Functional characterization of the DNA damage response regulators CK2 and SOG1 under phosphate deficient conditions in Arabidopsis and maize

01 November 2021 → 31 October 2024
Regional and community funding: Special Research Fund
Research disciplines
  • Natural sciences
    • Plant biochemistry
    • Plant cell and molecular biology
    • Plant genetics
DNA Damage Response Phosphate Deficiency single cell RNA sequencing phosphoproteomics Arabidopsis Maize
Project description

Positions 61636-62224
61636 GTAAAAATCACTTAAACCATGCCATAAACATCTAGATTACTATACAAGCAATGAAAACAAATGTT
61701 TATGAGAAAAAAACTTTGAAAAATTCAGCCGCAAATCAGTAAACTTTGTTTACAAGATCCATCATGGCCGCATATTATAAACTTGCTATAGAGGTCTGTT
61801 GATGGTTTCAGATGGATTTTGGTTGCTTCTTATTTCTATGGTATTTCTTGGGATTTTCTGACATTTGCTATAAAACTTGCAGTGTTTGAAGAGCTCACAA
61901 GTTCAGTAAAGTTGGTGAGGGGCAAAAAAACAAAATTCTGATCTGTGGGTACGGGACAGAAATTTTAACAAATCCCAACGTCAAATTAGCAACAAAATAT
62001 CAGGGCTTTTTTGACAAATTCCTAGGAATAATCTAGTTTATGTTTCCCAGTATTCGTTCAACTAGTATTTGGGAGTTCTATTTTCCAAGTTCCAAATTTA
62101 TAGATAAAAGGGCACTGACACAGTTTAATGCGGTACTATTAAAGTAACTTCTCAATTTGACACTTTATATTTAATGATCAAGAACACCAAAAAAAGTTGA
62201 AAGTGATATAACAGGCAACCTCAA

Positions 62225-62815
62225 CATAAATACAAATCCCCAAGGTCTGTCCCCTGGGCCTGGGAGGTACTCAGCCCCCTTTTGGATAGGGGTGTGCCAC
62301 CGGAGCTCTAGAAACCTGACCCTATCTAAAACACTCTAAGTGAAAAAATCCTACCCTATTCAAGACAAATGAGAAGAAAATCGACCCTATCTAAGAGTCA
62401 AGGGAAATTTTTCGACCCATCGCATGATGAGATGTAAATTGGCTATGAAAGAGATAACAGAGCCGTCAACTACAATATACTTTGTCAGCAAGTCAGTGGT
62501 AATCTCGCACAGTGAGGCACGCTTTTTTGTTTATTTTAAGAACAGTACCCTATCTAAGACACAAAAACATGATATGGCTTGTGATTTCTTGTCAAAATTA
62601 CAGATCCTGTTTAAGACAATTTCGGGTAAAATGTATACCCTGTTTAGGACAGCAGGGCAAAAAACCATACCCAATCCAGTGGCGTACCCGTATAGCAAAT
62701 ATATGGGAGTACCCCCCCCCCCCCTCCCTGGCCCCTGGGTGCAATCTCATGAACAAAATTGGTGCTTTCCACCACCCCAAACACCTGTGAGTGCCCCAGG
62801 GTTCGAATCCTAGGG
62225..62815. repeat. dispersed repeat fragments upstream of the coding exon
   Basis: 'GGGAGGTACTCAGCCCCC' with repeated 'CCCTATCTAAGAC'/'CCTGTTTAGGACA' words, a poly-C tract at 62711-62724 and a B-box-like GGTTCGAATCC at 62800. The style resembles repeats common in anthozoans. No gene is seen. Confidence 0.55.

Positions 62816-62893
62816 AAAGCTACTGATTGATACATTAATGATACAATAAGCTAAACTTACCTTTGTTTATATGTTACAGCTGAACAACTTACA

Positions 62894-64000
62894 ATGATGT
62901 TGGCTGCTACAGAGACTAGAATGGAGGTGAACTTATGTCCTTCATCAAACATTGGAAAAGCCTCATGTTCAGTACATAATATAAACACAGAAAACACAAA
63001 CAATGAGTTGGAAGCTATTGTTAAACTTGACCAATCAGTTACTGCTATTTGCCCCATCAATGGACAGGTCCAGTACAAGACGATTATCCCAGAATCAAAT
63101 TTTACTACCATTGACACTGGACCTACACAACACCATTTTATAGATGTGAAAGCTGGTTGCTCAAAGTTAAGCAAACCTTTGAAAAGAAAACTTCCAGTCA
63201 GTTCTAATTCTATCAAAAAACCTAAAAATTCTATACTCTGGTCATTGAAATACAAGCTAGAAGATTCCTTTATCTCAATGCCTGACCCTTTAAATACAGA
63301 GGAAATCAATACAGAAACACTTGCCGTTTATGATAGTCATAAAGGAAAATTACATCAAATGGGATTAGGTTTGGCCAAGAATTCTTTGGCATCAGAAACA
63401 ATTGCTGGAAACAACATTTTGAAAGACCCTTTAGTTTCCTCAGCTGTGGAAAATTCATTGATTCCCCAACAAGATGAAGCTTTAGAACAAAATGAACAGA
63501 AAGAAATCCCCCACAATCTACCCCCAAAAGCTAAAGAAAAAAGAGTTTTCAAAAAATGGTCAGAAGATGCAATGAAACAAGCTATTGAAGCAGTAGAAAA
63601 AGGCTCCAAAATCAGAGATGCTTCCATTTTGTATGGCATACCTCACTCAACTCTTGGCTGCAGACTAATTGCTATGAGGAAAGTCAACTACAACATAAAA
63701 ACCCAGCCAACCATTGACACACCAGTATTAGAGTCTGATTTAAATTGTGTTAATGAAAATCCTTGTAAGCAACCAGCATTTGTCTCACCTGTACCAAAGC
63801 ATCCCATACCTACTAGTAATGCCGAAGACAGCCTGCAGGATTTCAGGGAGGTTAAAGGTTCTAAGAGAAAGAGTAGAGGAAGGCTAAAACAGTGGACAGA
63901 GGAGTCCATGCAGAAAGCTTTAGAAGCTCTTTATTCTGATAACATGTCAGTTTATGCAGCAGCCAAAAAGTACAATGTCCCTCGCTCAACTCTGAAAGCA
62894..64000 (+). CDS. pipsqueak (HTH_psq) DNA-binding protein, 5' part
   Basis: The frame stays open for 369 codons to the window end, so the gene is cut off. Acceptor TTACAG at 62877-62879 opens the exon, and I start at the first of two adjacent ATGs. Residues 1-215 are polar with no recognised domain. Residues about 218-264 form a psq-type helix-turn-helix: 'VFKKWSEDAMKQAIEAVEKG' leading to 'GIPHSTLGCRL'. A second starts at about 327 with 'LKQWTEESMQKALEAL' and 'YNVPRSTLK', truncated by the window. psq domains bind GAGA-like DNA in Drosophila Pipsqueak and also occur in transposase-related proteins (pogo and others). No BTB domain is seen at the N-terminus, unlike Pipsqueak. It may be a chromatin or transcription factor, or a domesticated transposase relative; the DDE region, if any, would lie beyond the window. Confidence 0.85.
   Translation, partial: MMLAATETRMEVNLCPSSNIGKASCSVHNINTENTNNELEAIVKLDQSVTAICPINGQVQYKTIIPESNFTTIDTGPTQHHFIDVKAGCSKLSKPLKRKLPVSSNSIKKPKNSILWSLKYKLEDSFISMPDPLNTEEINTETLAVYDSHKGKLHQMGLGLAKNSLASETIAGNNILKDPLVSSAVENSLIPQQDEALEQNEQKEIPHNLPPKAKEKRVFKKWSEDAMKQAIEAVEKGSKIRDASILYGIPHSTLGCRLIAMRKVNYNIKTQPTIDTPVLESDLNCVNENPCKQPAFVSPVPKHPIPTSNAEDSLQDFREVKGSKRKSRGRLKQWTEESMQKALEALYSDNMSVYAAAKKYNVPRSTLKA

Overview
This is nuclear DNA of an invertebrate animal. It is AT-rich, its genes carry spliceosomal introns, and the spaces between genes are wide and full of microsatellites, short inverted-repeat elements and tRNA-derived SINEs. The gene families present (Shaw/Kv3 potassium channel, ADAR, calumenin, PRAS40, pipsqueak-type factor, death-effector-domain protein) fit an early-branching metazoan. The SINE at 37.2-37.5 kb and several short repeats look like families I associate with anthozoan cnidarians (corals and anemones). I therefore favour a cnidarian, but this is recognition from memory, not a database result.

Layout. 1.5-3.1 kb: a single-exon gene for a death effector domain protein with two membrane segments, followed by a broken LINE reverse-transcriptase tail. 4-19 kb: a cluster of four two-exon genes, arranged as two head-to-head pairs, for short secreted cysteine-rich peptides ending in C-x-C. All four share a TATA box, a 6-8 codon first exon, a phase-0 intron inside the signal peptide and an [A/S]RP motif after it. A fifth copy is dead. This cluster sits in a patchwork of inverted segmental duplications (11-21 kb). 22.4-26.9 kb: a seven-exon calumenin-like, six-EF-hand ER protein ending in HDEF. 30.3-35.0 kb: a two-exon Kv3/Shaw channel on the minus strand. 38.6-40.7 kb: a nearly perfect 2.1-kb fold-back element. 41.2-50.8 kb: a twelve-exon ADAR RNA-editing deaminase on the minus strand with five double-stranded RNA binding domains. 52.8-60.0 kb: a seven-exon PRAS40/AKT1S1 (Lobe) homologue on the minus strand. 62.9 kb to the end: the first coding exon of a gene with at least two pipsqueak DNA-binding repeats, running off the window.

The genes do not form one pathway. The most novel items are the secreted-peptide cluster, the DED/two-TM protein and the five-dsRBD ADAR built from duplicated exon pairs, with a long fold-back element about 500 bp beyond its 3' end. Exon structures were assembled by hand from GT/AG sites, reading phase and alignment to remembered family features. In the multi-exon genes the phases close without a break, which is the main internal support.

Phosphate (P) limitation is a widespread abiotic stress, profoundly impacting crop yield. Breeding low P-tolerant crops is therefore a priority request for world agriculture. One outspoken effect of P deficiency is the loss of the root stem cells, resulting in meristem exhaustion. Recently, the host lab demonstrated that the DNA damage response (DDR) regulators CASEIN KINASE 2 (CK2) and SUPPRESSOR OF GAMMA RADIATION1 (SOG1) control the loss of these stem cells, linking for the first time the DDR pathway with the physiological problem of P limitation. However, at the molecular level it is still unclear how CK2 and SOG1 participate in this process. This fundamental research project aims at addressing this knowledge gap through (1) mapping the tissue-specific roles of CK2 in response to P deficiency, (2) mapping the complete CK2 substrate spectrum under P limiting conditions, and (3) dissecting the pathway downstream of SOG1 being responsible for the meristem exhaustion phenotype. In an applied part of the project, findings are transferred to maize, focusing on in soil phenotyping under P-rich versus P-poor growth conditions. Therefore, the results obtained from this research project might not only contribute to a deeper understanding of the DDR mechanisms regulating plant growth under P starvation, but might also open new avenues to cope with the problem of P limitation.